EAT GOOD CARBS
The carbohydrate is probably the most misunderstood, maligned, and feared macro-nutrient. Thanks to the scores of bogus diet plans and suggestions out there, many people equate eating carbs with getting fat. While eating TOO MANY carbs can make you fat (just as eating too much protein or fat can), carbs are hardly your enemy. They play an essential role in not only muscle growth but in overall body function. Regardless of what type of carbohydrate you eat—broccoli or apple pie—the body breaks it down into two substances: glucose and glycogen. Glucose is commonly referred to as “blood sugar,” and it’s an energy source used by your cells to do the many things they do. Glycogen is a substance stored in the liver and muscles that can be easily converted to glucose for immediate energy. When you lift weights intensely, your muscles burn up their glycogen stores to cope with the overload.
Now, why is broccoli good for you but apple pie isn’t? Because your body reacts very differently to broccoli than to apple pie. You’ve probably heard the terms “simple” and “complex” carbs before and wondered what they meant. You might have also heard of the glycemic index and wondered what it was all about. These things are simple. The glycemic index is a numeric system of ranking how quickly carbohydrates are converted into glucose in the body. Carbs are ranked on a scale of 0 to 100 depending on how they affect blood sugar levels once eaten. A GI rating of 55 and under is considered “low GI,” 56 to 69 is medium, and 70 and above is high on the index.
A “simple” carb is one that converts very quickly (is high on the glycemic index), such as table sugar, honey, and watermelon, while a “complex” carb is one that converts slowly (is low on the glycemic index), such as broccoli, apple, and wholegrain bread. It’s very important to know where the carbs you eat fall on the index because studies have linked regular consumption of high-GI carbs to increased risk for heart disease, diabetes, and obesity. The amount of carbohydrates that you should eat every day depends on what you’re trying to accomplish.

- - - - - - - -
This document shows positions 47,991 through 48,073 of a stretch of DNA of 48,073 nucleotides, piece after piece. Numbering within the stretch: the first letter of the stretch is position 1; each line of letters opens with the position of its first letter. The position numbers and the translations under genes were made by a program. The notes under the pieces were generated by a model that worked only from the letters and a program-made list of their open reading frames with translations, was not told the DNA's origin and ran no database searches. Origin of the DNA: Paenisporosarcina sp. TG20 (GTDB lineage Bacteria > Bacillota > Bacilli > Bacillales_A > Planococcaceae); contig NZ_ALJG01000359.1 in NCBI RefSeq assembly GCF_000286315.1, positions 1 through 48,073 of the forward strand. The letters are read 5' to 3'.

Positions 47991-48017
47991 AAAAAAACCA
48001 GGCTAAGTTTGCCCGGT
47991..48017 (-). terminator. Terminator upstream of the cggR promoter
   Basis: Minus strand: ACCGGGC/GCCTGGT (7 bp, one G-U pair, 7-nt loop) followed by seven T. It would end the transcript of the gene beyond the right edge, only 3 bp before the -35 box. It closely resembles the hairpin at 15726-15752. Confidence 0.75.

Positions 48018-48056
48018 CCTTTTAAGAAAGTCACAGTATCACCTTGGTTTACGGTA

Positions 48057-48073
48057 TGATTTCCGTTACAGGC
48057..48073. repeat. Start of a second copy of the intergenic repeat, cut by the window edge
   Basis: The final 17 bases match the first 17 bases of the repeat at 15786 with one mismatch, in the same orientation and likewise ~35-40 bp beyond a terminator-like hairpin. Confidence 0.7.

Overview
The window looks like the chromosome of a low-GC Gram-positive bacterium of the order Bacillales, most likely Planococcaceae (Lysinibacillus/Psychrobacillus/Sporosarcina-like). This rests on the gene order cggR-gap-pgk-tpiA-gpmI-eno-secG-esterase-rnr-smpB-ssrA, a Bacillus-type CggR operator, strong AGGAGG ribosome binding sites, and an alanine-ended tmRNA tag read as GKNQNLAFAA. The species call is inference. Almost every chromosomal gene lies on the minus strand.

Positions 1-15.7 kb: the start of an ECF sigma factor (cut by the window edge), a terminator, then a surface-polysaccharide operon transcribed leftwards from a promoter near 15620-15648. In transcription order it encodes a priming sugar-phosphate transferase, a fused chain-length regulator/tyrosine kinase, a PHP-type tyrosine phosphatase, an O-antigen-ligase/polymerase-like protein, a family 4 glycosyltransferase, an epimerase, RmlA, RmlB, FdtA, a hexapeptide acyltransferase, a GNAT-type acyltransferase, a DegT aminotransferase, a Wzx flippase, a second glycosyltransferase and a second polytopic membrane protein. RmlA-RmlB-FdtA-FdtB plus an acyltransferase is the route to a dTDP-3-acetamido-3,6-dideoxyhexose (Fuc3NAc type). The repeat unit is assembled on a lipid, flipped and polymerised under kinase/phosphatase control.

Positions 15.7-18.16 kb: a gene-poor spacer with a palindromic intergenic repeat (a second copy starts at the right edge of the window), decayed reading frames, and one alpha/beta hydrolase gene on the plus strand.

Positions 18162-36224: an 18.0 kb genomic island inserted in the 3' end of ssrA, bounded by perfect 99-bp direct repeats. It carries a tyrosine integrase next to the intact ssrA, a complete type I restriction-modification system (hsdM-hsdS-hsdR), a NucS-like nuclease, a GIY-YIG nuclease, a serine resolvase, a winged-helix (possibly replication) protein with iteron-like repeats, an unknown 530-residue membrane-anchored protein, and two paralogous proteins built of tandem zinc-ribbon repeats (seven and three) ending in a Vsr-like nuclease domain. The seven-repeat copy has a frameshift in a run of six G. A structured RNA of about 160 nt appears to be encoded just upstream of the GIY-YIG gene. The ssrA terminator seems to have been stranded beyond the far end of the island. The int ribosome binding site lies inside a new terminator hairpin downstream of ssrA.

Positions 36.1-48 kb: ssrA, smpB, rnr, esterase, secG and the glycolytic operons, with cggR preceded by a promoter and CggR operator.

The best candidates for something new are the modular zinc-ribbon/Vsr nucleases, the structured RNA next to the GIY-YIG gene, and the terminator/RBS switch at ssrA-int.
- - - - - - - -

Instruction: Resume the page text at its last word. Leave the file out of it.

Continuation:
Building muscle requires that you eat a substantial amount of carbs while dieting to lose weight requires that you reduce carbs. Regardless of how many carbs you need to eat per day, there’s a simple rule to follow regarding high-, medium and low-glycemic carbs. Eat carbs in the medium-high range of the glycemic index (70 – 90 is a good rule of thumb) about 30 minutes before you exercise, and again within 30 minutes of finishing your workout.
The reason you want some carbs before training is that you need energy for your training. The reason you want them after is that your muscles’ glycogen stores are heavily depleted, and by replacing them quickly, you help your body maintain an anabolic state and not lose muscle tissue.
My favorite pre-and post-workout carbs are bananas, but other good choices are baked potato, instant oatmeal, and fruits that are above 60 on the glycemic index, such as pineapple, watermelon, dates, apricots, and figs. All other carbs you eat should be in the middle or at the low end of the glycemic index (60 and below is a good rule of thumb). It really is that simple. If you follow this rule, you’ll avoid so many problems that others suffer from due to the energy highs and lows that come with eating high-GI carbs that burn the body out.
So, forget stuff like sugar, white bread, processed, low-quality whole wheat bread, bagels, junk cereals, muffins, white pasta, crackers, waffles, rice cakes, corn flakes, and white rice. I wouldn’t even recommend eating these things often as pre-or post-workout carbs because they’re just not good for your body.
Even certain fruits, such as watermelon and dates, are bad snack foods because of where they fall on the glycemic index. If you’re unsure about a carb you like, look it up to see where it falls on the glycemic index. If it’s above 60, just leave it out of your meals that aren’t immediately before or after working out.